Undulatory locomotion is the type of motion characterized by wave-like movement patterns that act to propel a living body forward. Examples of this type of gait include crawling in snakes, or swimming in the lamprey. Although this is typically the type of gait utilized by limbless animals, some creatures with limbs, such as the salamander, choose to forgo use of their legs in certain environments and exhibit undulatory locomotion.
Human swimmers use undulatory motions similar to fish locomotion to attain high speeds. Due to anatomical limitations, the human swimmer adjust his motion to his limited abilities.
Movements of the human body
The human body can be divided roughly; feet, legs, hips, chest, shoulders, neck, head, arms, hands. By observing this we can study how movement in one body part will affect another. We use our muscles to create movements but by using the weight of our body and gravity laws, we can create an effortless flow of movement.
By learning to use gravity, the flow of movement and by separating different body parts we can create multiple kinds of movement. Some of these movements are:
- Inverse undulation
Undulation and inverse undulation
In undulation the wave of movement starts from the feet, goes through the hips, chest, neck and at last, comes to the head. We can see a small undulation for example when a person starts to walk. The power of movement starts from the ground and is dragged through the whole body. Inverse undulation is the same “wave of movement” as undulation but it starts from the head and goes trough the body until the feet.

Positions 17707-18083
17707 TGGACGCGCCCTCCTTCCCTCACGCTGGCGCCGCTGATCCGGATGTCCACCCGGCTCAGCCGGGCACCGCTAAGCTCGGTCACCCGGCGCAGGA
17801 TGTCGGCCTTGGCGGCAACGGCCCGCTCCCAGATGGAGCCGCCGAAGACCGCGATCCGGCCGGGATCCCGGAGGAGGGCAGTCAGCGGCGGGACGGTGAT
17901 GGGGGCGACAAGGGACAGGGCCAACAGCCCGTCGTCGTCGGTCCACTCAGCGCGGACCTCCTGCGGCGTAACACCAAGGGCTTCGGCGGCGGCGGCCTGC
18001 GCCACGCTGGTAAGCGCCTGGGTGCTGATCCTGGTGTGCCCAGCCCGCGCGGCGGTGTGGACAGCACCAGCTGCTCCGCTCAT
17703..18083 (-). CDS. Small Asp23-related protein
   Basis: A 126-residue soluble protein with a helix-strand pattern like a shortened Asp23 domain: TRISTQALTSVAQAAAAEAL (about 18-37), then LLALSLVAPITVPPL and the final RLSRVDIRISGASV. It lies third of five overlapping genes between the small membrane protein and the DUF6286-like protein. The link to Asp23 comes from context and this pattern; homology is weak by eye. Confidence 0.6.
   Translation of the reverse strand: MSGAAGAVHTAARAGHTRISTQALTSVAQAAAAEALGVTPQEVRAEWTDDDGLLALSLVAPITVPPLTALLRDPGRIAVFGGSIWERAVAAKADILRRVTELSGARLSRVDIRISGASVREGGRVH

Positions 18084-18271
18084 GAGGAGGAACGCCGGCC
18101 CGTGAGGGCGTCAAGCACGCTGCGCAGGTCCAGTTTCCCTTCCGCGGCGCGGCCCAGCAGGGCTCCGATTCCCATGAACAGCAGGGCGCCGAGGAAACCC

Eclosion is a movement of opening and closing. It starts from the ground in a closed position and gradually expands towards the open. The movement starts from the center of the body and moves towards the head, hands and feet. The rhythm is important, and hands and legs should arrive in the open position at the same time. The closing movement is the reverse of the opening movement.
Examples of Undulation, Inverse Undulation or Eclosion
Some of the text is borrowed from:
The moving body by Jacques Lecoq